Humberside Airport is an international airport situated at Kirmington in the Borough of North Lincolnshire, England, 10 NM west of Grimsby and around 15 mi from both Kingston upon Hull and Scunthorpe, on the A18. Humberside Airport was owned by Manchester Airports Group from 1999 until 1 August 2012, when it was sold to the Eastern Group of companies. North Lincolnshire Council retains a minority of shares in the Airport; the airport was a Royal Air Force base, RAF Kirmington, opened in 1941 during World War II, from which No. 166 Squadron RAF operated the Avro Lancaster. The site was abandoned after the war in 1945, lay unused until 1974 when the local council re-opened the site as Kirmington Airport; when the local area was renamed Humberside following local government re-organisation in England, the name was changed to Humberside Airport. The main runway, designated 03/21 was extended to its current length in 1992, allowing operation of much larger aircraft. In 2008, MAG announced that it was conducting a review of its strategy for Humberside Airport, all options including disposal were under consideration.
It announced plans to sell Humberside Airport after nine years of ownership. In December 2008, MAG announced it intended to retain Humberside Airport, due to a number of investments, such as the new £1.6 million perishables hub, coupled with a surge in passenger numbers and little interest from potential bidders. MAG sold its 83.7% share of Humberside in 2012 for £2.3 million to Eastern Group to focus on the larger airports in its portfolio. It was revealed that MAG had bought the airport for £8 million more in 1999. According to Airports Council International, Humberside Airport was voted in 2010 the best European airport serving fewer than two million passengers annually; the airport faces competition for flights from East Midlands Airport, Doncaster Sheffield Airport which opened in 2005 and Leeds Bradford Airport. Passenger numbers at the airport peaked in the early to mid-2000s when the facility was used by around 500,000 passengers per year, however this had fallen to around 200,000 passengers in 2016.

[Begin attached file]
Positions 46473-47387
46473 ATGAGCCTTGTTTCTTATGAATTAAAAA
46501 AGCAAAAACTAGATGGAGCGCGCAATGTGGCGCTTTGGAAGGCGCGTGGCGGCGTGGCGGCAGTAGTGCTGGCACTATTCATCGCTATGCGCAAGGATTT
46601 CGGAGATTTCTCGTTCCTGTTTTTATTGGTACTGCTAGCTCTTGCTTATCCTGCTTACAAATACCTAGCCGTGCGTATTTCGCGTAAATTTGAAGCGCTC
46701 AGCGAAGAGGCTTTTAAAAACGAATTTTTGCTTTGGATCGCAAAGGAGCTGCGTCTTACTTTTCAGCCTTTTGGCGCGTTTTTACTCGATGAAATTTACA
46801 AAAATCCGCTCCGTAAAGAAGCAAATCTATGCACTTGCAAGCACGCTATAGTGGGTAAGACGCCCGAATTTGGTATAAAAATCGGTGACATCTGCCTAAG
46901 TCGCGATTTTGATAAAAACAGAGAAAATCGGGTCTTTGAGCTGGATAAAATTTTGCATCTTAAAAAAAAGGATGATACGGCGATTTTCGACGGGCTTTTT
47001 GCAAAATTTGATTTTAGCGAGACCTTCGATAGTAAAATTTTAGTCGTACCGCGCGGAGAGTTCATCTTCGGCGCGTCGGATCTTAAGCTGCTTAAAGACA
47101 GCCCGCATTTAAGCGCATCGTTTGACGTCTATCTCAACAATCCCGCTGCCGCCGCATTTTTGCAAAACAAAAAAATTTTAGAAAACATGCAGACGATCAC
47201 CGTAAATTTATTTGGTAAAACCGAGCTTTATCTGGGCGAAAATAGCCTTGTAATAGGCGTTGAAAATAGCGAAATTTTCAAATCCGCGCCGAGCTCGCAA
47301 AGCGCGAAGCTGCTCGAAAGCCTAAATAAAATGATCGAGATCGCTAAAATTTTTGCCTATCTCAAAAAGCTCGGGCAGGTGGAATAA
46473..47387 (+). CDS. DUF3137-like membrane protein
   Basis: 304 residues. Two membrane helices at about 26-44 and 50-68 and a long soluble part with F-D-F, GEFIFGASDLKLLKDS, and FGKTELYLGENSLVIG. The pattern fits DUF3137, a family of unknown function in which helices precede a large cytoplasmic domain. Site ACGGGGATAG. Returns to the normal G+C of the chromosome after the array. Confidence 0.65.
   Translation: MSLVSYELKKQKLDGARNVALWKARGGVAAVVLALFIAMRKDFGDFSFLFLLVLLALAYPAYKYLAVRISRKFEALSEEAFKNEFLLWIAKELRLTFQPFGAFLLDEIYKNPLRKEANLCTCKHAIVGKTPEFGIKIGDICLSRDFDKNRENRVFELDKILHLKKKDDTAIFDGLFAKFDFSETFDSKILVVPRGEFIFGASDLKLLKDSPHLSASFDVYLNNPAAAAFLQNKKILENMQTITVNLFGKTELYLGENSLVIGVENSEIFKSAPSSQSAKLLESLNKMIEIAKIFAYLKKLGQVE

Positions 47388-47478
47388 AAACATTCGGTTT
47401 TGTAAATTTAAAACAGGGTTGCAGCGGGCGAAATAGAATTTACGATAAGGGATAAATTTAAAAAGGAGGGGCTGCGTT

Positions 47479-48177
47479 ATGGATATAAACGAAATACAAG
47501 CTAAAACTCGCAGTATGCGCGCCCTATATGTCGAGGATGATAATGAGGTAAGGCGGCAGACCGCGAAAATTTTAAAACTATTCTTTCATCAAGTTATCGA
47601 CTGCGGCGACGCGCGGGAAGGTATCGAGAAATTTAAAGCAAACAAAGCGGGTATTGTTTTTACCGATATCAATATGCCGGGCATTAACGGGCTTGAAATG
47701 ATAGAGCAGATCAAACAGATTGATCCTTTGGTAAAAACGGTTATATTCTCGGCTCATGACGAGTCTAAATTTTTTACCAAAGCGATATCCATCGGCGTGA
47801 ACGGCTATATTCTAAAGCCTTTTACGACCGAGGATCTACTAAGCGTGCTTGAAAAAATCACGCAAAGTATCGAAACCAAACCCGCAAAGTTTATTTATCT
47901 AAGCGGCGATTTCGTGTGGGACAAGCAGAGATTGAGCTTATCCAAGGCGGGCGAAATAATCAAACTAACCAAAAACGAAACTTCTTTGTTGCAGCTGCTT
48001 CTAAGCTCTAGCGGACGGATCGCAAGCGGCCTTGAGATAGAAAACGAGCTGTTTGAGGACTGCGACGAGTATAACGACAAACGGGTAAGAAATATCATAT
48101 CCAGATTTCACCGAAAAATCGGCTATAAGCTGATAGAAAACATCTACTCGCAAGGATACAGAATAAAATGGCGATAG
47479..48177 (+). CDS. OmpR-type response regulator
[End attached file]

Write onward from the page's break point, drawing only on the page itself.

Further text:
In October 2013 SAS Group began daily operations to Copenhagen, only to withdraw the service in April 2014 because of disappointing passenger numbers. However, Sun Air launched twice-weekly flights to Aalborg and Billund in April 2016, in order to support the off-shore wind industry in the Humber and Jutland locations; these flights were suspended in December 2016. The airport is used to service the offshore gas storage and drilling operations for BP and Centrica Storage with over 5,000 air transport helicopter movements in 2016, the fourth highest in the UK. On 3 January 2013 it was reported that Bond Offshore Helicopters had been awarded a contract with Perenco and would start operating flights to Perenco's platforms in the Southern North Sea; this now means that the airport has three of the biggest UK Helicopter operators based at the airport. From 1 April 2015 Bristow Helicopters commenced operations from a new UK Search and Rescue base at Humberside. In October 2016 Bristow Helicopters and Bond moved their offshore operations to Norwich, leaving CHC and UNI-FLY as the remaining helicopter companies based at Humberside.
CHC will commence a new contract for Ørsted in April 2018, supporting North Sea wind farm construction. Humberside has one of the highest NEQ approval levels of any airport in Europe, saw significant growth in cargo throughput from 144 tonnes in 2007 to 1,132 tonnes in 2011; this was due to regular flights by Icelandair Cargo, however these ceased to operate in 2012 and cargo had reduced to 123 tonnes in 2016. Humberside International has a CAA Public Use Aerodrome Licence that allows flights for the public transport of passengers or for flying instruction. Humberside airport has a high amount of general aviation activity, with 5 resident flying clubs and organisations offering fixed wing and rotary training. Weston Aviation opened in May 2011 a fixed based operation at Humberside International airport; this will be the first dedicated FBO at the airport and the company has opened a regional charter sales office at the airport to promote and develop the use of business and private aviation in the local Humberside region.
The following airlines operate regular scheduled and charter flights to and from Humberside: Alongside the above flights, charter flights take place to Iceland and Italy. Eastern Airways operate various weekend city breaks from the airport within Europe. An hourly daytime bus service operated by Stagecoach runs from Grimsby and Hull to the airport from Monday to Saturday, named as the "Humber Flyer" service. A local service, serving the villages surrounding the airport is run by Hornsby Travel from Monday to Friday; the airport lies close to the South Humberside Main Line, which runs between Doncaster and the coast at Grimsby and Cleethorpes, running a few hundred metres to the north of the terminal. There is no stop on the line at this point and passengers must alight at the small and unmanned Barnetby railway station some 2.5 miles to the west of the airport, or proceed to Grimsby or Hull and use the bus service. The airline Eastern Airways has its head office in the Schiphol House on the airport property.